Nilsen was 17, he joined the Salvation Army, studying at officer training college – where he met his wife. A 16-year ministry followed, during which he spent a year in the UK working one day a week in Lewes prison. On his return to Oslo, he helped to establish and run an institution called Soldammen, geared specifically to helping young drug addicts. It was a wrench, he says, when, after deep thought, he decided the time had come for him to resign as an officer of the Salvation Army. He went on to work in a church mission establishing a centre to care for people with HIV, before going to Oslo University College to study governmental management. In his own time, he spent four years training as a Gestalt psychotherapist and later applied successfully for the position of chief probation officer in the south-east county, which was his opening into the correctional services.

From probation, he went on to work in the ministry of justice where he spent 12 years in various positions, taking charge of designing the content of prison regimes, working for the inspectorate and going on missions abroad, advising the ministries of Latvia, Afghanistan, Azerbaijan, Russia and Georgia. In Tbilisi, the Georgian capital, he advised on reforms of the police, courts and prison system. It was there that he witnessed prison conditions where there was little room for humanity.

“I saw a cell of about 30 square metres holding more than 90 prisoners. They slept on bunk beds three high with just a hole in the concrete floor, covered with a blanket, for a toilet. They wore only underpants in the 40C heat. The smell was unimaginable. Some had been in there for two years or more .”

He then took a year off to practise psychotherapy full-time, working with the prisoners on Bastoy Island. “One of the most interesting challenges of my career,” he says.

When the then governor decided he was going to step down, he suggested Nilsen apply for the post. “It felt like the right time and the right place to continue my work. In Norway, as in the UK and many other countries, we still think quite short-term, wanting to inflict revenge on criminals, wanting them to suffer for what they have done. But in most countries nearly all prisoners are going to be released. So what happens to them when they are in prison is very important.”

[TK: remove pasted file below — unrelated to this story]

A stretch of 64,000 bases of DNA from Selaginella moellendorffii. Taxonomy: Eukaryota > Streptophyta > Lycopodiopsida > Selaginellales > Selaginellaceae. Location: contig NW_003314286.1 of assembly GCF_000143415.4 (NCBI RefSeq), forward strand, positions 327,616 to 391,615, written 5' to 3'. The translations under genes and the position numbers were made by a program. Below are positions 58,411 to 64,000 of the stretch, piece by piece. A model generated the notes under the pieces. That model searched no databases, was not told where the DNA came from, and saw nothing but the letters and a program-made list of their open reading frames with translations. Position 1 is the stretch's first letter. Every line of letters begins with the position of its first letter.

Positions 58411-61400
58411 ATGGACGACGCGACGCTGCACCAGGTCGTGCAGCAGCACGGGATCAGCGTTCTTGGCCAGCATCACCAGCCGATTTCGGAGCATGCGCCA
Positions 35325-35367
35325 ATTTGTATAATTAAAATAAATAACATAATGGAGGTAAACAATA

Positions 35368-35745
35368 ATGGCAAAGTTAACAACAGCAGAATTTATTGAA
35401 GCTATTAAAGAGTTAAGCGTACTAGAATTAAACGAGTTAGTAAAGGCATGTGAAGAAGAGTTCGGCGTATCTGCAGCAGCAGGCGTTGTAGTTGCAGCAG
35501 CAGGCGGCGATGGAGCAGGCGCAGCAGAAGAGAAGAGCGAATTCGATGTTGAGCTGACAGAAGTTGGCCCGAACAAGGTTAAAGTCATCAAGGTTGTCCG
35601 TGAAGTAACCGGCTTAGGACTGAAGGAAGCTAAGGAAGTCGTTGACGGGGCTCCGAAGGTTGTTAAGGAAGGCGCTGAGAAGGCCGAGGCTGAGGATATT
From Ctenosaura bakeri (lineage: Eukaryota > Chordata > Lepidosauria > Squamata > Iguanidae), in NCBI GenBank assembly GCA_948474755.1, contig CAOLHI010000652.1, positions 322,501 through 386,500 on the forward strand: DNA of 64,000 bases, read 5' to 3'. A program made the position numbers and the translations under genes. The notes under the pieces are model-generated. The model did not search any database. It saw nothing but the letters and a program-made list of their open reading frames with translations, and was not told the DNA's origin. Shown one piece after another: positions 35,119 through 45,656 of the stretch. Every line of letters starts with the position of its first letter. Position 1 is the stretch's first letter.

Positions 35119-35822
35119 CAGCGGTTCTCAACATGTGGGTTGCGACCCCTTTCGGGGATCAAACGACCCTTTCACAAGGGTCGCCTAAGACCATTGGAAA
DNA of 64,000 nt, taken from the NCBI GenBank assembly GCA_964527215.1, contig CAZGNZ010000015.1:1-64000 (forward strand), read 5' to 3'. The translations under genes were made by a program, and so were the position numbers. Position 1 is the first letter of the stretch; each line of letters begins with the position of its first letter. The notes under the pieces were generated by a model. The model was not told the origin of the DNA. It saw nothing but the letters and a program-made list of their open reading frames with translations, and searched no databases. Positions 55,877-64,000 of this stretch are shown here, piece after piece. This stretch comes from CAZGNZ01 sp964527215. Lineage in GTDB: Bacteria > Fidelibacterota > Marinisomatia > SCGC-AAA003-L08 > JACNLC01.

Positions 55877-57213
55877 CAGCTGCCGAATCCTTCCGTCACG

“I run this prison like a small society,” he says as we sip tea in his cramped but tidy office. “I give respect to the prisoners who come here and they respond by respecting themselves, each other and this community.” It is this core philosophy that Nilsen, 62, believes is responsible for the success of Bastoy.

“It is not just because Bastoy is a nice place, a pretty island to serve prison time, that people change,” says Nilsen. “The staff here are very important. They are like social workers as well as prison guards. They believe in their work and know the difference they are making.”

It is clear to anyone – when looking at the results of Nilsen’s approach that by achieving its low re-offending rate – thereby reducing the number of future potential victims of released prisoners, Bastoy prison works. Prisoners can come here for the final part of their sentence if they show a commitment to live a crime-free life on release. Bastoy is also one of the cheapest prisons in Norway to run.

Nilsen believes that politicians carry a huge responsibility for the number of people in prison around Europe and the commensurately high reoffending rates. “They should deal with this by rethinking how they address the public regarding what is most effective in reducing reoffending. Losing liberty is sufficient punishment – once in custody we should focus on reducing the risk that offenders pose to society after they leave prison. For victims, there will never be a prison that is tough, or hard, enough. But they need another type of help – support to deal with the experience, rather than the government simply punishing the offender in a way that the victim rarely understands and that does very little to help heal their wounds. Politicians should be strong enough to be honest about this issue.”

 

Matthew’s Genealogy Explained

The genealogy at the beginning of Matthew is a long list of names that we average modern Christian’s glances over. We have a vague notion that the list is of some importance, but not to us, perhaps to the theologians and the Jews, but the average modern believer rushes on to get to the story of the adult Jesus for inspiration.

However, we need to understand the New Testament was not written to us twenty first century Christians. It was actually directed to an educated Jewish audience in the mid first century in an effort to convince them that the Jesus that Matthew followed was not some random prophet come from the desert, but was in fact THE Messiah, the long overdue promised saviour and redeemer of the nation of Israel.